POSTED: Friday, April 26, 2013 - 11:30am
UPDATED: Friday, April 26, 2013 - 11:34am
ENTERTAINMENT NEWS (CNN) — No matter which way you twist them (or don't), pretzels are a popular snack. Their origin however, might surprise you.
Seventh century French and Italian monks rewarded children who'd learned their Bible verses with pretzels. It's been said that the way pretzels are twisted to represent someone with their arms crossed in prayer, and that the three holes made by the twists represent the father, son and holy spirit. To back this all up, the word pretzel derives from the Latin word for "little reward" and the Italian word for "little arms."
Throughout history, pretzels have also had a pretty prominent seat at some important tables. They were eaten at Good Friday dinners, served at weddings to bring luck and prosperity, and even saved the city of Vienna from Ottoman rule. Apparently, pretzel bakers heard the Ottoman Turks tunneling under the city walls and alerted the guards, who thwarted the attack.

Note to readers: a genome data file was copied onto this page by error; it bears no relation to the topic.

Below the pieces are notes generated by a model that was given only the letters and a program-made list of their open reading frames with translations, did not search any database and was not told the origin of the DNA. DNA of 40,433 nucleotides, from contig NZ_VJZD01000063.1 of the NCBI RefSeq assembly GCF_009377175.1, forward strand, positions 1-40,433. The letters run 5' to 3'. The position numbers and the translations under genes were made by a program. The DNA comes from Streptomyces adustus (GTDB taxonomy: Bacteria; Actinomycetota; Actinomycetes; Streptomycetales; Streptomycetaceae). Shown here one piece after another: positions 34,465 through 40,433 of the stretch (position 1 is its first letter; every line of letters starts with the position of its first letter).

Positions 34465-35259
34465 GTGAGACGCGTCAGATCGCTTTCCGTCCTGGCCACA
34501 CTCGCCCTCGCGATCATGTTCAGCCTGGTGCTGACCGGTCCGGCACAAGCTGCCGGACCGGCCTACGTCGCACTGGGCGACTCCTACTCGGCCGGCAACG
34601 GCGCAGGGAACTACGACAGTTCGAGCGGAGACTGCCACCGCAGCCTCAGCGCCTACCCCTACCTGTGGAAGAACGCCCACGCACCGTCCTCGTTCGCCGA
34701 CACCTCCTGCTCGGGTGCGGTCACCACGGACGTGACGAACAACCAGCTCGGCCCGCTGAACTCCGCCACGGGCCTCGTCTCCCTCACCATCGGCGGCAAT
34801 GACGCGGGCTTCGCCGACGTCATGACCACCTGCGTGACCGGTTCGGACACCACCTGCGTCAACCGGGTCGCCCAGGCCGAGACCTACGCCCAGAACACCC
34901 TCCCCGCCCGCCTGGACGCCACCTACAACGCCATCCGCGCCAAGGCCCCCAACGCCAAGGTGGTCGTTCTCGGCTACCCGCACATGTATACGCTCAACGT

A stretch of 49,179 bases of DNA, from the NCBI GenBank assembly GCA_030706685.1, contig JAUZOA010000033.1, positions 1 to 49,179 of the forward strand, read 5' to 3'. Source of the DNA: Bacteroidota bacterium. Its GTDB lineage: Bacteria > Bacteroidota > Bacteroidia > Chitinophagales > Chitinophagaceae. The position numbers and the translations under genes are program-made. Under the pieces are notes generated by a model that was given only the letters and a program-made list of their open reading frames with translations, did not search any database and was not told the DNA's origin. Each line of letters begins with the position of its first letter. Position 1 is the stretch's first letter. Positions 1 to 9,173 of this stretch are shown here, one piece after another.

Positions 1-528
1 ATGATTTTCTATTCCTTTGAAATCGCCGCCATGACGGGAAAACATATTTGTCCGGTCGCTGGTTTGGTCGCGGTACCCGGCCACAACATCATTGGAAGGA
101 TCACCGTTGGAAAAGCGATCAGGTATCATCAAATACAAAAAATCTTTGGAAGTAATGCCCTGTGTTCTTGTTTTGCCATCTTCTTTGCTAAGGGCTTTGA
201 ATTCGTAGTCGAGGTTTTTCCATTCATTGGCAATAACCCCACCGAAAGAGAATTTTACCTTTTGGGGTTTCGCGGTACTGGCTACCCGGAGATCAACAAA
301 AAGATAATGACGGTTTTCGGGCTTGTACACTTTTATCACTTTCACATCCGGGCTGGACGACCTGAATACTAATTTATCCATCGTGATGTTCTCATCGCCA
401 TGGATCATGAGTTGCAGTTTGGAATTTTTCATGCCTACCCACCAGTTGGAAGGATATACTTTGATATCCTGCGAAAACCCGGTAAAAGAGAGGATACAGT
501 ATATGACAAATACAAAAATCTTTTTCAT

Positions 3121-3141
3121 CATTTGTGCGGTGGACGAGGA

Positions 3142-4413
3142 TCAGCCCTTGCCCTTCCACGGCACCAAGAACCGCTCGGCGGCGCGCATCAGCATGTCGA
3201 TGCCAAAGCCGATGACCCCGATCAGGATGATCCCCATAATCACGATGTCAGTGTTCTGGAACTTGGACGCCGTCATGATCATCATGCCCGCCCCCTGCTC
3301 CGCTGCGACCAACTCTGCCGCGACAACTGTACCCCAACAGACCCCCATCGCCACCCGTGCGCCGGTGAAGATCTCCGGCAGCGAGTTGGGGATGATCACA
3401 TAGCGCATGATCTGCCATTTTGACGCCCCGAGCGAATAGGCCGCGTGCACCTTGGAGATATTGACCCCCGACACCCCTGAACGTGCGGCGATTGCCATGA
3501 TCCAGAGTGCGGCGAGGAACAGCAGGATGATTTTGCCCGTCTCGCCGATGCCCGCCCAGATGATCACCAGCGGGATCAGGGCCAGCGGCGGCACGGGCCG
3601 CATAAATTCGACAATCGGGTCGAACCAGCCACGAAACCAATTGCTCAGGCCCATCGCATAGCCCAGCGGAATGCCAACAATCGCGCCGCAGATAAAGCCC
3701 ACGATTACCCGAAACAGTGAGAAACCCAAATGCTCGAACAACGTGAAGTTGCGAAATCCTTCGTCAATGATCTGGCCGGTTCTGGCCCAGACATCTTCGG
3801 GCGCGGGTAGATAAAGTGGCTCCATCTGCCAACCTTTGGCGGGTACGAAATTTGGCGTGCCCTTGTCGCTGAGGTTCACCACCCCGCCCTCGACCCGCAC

While the early pretzels were the soft kind, we have the Pennsylvania Dutch to thank for the hard, crunchy kind. In fact, Pennsylvania still makes most of America's pretzels -- 80% of them to be exact. That's a lot when you consider that $1 billion worth of pretzels are sold annually.
Whether you like them hard or soft, with or without salt, dipped in mustard or nothing at all, it's clear that pretzels aren't going anywhere. And, if you'd like to help celebrate the day, check with your local pretzel seller as some are giving their twisted snack away for free.